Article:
Tag: arts and humanities

Virginia anxiously awaits for a decision on CHIP as another deadline approaches

CHILDREN / HEALTH CARE | Funding for the Children’s Health Insurance Program ran out on September 30. Hoping that Congress will approve funding on December 8, the Department of Medical Assistance Services, which uses CHIP funds to run Virginia’s program, has yet to notify families that their children will lose coverage after January 31. (Richmond Times, 12/3)

“We don’t want to send a letter Dec. 1 and then Congress act by Dec. 8,” said Linda Nablo, deputy director of DMAS, which runs Medicaid in Virginia. “At this point, it’s going to be a week-by-week, day-by-day judgment call, still knowing we need to give families a lot of notice because we are still saying we can’t cover any services after Jan. 31.”

But Nablo also wants to avoid unnecessarily scaring or confusing families. If a letter goes out too late, it could arrive around the holidays and be lost or ignored. If it goes out too soon and Congress does act within the next few weeks, families may get the first letter saying the program is ending, but not the second saying it is continuing.

TAX REFORM | House and Senate Now Seek to Reconcile Tax Plan Many Charities Oppose (Chronicle, 12/2 – Subscription needed)

ARTS & HUMANITIES | High school students in Bethesda, MD are creating a temporary museum to display artwork that depicts aspects of their lives that are often misunderstood. (WaPo, 12/3)

EDUCATION | The District is investing in education for adults without high school diplomas and disconnected youth. (AFRO, 11/30)

FOOD INSECURITYD.C. Food Stamp Recipients Say New Computer System Left Them Without Benefits (WAMU, 11/30)

ECONOMIC INEQUALITY | Moving federal agencies outside of DC and into economically distressed cities would address the US’s growing inequality. (Citylab, 11/30)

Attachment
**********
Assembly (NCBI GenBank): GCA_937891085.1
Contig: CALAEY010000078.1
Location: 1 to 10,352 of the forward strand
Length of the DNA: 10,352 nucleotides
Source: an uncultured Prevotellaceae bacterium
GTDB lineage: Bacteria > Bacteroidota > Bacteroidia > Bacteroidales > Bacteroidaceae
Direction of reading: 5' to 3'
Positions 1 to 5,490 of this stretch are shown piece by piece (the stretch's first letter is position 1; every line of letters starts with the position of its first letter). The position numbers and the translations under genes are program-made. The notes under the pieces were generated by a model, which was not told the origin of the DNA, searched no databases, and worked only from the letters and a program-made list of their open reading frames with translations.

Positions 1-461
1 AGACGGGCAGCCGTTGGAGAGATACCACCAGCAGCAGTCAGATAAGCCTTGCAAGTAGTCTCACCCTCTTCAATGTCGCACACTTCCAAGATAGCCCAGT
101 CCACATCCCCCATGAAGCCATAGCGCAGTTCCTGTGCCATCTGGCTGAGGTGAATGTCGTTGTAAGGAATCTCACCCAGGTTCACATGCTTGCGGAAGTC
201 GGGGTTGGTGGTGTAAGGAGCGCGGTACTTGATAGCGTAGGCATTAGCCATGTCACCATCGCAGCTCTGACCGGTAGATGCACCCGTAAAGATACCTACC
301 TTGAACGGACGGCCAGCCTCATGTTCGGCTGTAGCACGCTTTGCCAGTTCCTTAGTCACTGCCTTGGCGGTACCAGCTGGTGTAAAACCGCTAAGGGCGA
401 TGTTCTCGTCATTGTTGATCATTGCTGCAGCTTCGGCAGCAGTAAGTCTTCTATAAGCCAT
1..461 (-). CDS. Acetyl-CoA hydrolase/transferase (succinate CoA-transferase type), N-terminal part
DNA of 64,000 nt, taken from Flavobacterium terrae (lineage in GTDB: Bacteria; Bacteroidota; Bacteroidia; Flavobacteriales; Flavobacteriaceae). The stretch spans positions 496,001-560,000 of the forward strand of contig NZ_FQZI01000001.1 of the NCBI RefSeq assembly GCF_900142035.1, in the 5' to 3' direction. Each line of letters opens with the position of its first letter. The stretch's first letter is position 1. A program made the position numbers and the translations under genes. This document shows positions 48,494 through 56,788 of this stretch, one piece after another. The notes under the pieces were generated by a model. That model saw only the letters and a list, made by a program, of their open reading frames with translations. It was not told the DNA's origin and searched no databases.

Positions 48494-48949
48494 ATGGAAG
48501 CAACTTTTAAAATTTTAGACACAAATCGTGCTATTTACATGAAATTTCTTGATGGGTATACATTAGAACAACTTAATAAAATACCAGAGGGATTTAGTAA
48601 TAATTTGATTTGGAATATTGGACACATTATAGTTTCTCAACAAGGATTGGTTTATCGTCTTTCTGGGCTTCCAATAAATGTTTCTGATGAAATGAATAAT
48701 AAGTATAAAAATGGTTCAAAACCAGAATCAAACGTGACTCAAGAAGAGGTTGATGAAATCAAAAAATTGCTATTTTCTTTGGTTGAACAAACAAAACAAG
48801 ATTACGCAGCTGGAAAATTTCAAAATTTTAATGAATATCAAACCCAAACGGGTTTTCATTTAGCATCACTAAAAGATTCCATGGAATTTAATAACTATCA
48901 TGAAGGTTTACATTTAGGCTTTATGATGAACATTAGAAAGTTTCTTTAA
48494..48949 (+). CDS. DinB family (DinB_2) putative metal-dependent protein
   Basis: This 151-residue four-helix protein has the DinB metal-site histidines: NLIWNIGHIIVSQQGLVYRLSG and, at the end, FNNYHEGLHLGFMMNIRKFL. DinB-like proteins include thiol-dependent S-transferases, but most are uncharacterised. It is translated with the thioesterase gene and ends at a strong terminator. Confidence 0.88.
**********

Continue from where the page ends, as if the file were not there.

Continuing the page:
TRANSPORTATION
– Metro has hired a consultant to analyze the impact of ride-hailing services on its declining ridership. (WaPo, 12/3)

– National Park Service Approves More than $200 Million for Memorial Bridge Repairs (ARLnow, 12/1)


The Daily will be back on Wednesday!

Check out this artist who paints with Microsoft Excel.

– Kendra

How pollution is killing the communities living closest to industrial facilities

ENVIRONMENTAL RACISM | A new report from the NAACP and the Clean Air Task Force found that black people are 75% more likely to live in communities near industrial facilities, which puts them at higher risk for diseases such as asthma and cancer. (Citylab, 11/15)

According to Fumes Across the Fence-Line, a report from the NAACP and the Clean Air Task Force—an advocacy group dedicated to reducing air pollution—black people are 75 percent more likely to live in so-called “fence-line” communities that are next to industrial facilities. These facilities release a toxic stew of pollutants—including formaldehyde, which has been linked to cancer, and benzene, which has been linked to brain damage, birth defects, and cancer. Using the data on how many Americans are affected by toxic air pollution that CATF compiled for their Fossil Fumes and Gasping for Breath reports, the new study focuses on the specific impact of pollutants in the air on black Americans.

Most fence-line community residents are low-income and predominantly of color. The study reports that more than 1 million black people live within just half a mile of an oil or gas facility and face serious health risks such as cancer, asthma, and other respiratory diseases as well.

PHILANTHROPY | Jeanné Isler, vice president and chief engagement officer of the National Committee for Responsive Philanthropy, lists the ways funders can truly support their grantee partners. (NCRP, 11/15)

FOOD INSECURITY | Some District officials are expressing concern over a proposed bill to offer free lunch to students in the city’s public, public charter and some private schools. (WTOP, 11/17)

WORKFORCE | The Durfee Foundation has released a report analyzing 20 years of its sabbatical program. The evaluation found that taking a sabbatical has many benefits, including shifting a nonprofit leader’s perspective from daily management to distributed leadership and generative thinking and activity. (Durfee Foundation, 9/17)

Related: Tamara Lucas Copeland, WRAG’s president, wrote about the value of sabbaticals for nonprofit leaders earlier this year.

TRANSPORTATION | A University of Maryland researcher will study whether the Purple Line will make Prince George’s County residents healthier. (WaPo, 11/16)